WHAT IS MOTOR VEHICLE THEFT?
A man sees an expensive sports car parked in an empty parking lot. The man opens the door and steals the car. This situation is Theft by Unlawful Taking of a Motor Vehicle or Motor Vehicle Theft.
In New Jersey, the charge for stealing a car is Theft by Unlawful Taking of Movable Property, which is defined in New Jersey Statute 2C:20-3. The crime listed is an all-encompassing crime that says a person is guilty of theft if the person unlawfully takes, or exercises unlawful control over, movable property of another with the purpose to deprive him of the property. Depending on the circumstances, a person could be charged with additional forms of theft, including Receiving Stolen Property – N.J.S.A. 2C:20-7 and Burglary – N.J.S.A. 2C:18-2.
Theft by Unlawful Taking of Movable Property is the most common type of theft charge in New Jersey for a motor vehicle. Theft by Unlawful Taking of Movable Property is commonly referred to as Motor Vehicle Theft.
For the prosecution to convict you of Theft by Unlawful Taking, they must prove the following elements:
- That you knowingly took or unlawfully exercised control over movable property;
- That the movable property was property of another;
- That your purpose was to deprive the other person of the movable property.
A final element of this type of motor vehicle theft is the requirement that the property was taken with the intent to deprive the other person of the property. To deprive the other person would mean that you must have planned to keep the property of another permanently or must have planned to get rid of the property so as to make it unlikely that the owner will recover it. If the person did not mean to deprive the owner permanently of the motor vehicle, it might be a different crime under New Jersey law, Unlawful Taking of a Means of Conveyance.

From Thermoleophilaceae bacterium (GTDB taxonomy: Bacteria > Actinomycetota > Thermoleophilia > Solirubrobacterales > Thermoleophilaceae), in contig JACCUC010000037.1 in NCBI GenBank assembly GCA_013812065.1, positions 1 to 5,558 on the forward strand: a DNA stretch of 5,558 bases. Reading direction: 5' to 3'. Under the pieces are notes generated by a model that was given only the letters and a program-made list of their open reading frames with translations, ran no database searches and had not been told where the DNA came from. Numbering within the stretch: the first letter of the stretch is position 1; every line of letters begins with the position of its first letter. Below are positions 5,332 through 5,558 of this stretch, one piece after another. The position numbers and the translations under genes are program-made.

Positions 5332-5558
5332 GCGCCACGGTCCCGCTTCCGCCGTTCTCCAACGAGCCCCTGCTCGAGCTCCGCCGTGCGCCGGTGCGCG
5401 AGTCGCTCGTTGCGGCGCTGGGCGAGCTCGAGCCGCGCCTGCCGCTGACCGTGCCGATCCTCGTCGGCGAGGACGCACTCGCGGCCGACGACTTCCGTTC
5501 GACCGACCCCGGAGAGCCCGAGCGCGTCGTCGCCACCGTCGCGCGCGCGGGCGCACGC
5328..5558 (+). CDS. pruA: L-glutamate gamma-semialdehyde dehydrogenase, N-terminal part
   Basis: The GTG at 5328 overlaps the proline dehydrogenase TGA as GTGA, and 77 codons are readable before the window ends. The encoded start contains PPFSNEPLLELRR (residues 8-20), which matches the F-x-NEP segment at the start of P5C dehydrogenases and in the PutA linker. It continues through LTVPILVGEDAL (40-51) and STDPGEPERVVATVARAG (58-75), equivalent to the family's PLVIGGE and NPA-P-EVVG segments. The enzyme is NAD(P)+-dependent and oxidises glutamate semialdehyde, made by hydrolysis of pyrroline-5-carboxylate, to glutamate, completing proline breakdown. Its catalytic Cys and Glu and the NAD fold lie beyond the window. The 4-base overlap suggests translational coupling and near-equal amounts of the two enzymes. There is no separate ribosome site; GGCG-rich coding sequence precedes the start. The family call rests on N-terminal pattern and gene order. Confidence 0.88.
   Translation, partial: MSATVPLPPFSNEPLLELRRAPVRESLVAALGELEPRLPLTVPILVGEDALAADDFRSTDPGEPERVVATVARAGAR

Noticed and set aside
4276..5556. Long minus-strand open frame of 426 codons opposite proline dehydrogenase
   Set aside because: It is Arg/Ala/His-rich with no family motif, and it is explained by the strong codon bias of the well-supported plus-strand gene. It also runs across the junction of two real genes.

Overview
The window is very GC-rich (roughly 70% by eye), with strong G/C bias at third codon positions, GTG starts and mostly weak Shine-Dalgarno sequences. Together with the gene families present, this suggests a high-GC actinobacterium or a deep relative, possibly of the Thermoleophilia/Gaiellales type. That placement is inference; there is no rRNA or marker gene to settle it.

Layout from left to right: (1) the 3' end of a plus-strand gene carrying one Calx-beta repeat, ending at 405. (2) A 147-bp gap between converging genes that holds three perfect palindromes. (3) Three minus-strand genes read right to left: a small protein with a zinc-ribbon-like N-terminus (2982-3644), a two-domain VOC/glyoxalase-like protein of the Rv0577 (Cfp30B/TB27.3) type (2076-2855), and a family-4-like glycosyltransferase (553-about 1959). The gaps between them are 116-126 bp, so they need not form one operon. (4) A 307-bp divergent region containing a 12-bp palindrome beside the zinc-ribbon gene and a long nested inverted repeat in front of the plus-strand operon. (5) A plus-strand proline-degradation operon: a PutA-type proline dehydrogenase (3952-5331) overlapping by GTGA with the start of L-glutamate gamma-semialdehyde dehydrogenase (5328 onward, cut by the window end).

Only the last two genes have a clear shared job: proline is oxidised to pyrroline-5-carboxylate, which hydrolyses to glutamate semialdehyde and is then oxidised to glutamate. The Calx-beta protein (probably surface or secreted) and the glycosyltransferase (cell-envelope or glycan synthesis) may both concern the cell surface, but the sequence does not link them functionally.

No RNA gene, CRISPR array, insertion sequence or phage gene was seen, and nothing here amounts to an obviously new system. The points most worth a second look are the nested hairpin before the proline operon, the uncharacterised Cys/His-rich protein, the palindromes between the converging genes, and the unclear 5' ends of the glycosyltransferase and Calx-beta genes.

SPECIAL CONSEQUENCES OF MOTOR VEHICLE THEFT
The law defines motor vehicle theft as a third-degree crime, which has a punishment of up to five years in state prison. Also, New Jersey Statute 2C:20-2.1 imposes an additional fine and mandatory suspicion of your driver’s license. For a first offense, the fine is an additional $500 and a one-year loss of your license. For a second offense, the fine is an additional $1,000 and two-year loss of your license. A third offense requires a fine of an additional $1,000 and a ten-year loss of your license.
Usually, New Jersey law carries a presumption that the first offense of a third–degree crime like Motor Vehicle Theft will not result in state prison; however, this presumption does not apply to theft of a motor vehicle.
If you have been charged with an offense, consult an experienced criminal defense attorney that has experience with Motor Vehicle Theft. While statutory law governs the penalties and consequences of motor vehicle theft charges, only an experienced criminal defense attorney can tell you how strong the case against you appears to be. The can also inform you about how cases like yours tend to be handled by prosecutors and judges in your courthouse. An experienced lawyer can also advise you as to possible alternatives to criminal punishment. In many cases hiring a pre–filing motor vehicle theft crimes defense attorney to convince the prosecution no charges should be filed or to file only disorderly person charges.
At the Law Office of Douglas Herring, we understand the stress that is involved with being accused of motor vehicle theft. If you or a loved one has been arrested, you can rest assured that that our team will conduct a thorough investigation and leave no stone unturned to plan your defense. If you would like to schedule a free consultation at 609-321-8060 we are available at our office or your location if you have been detained.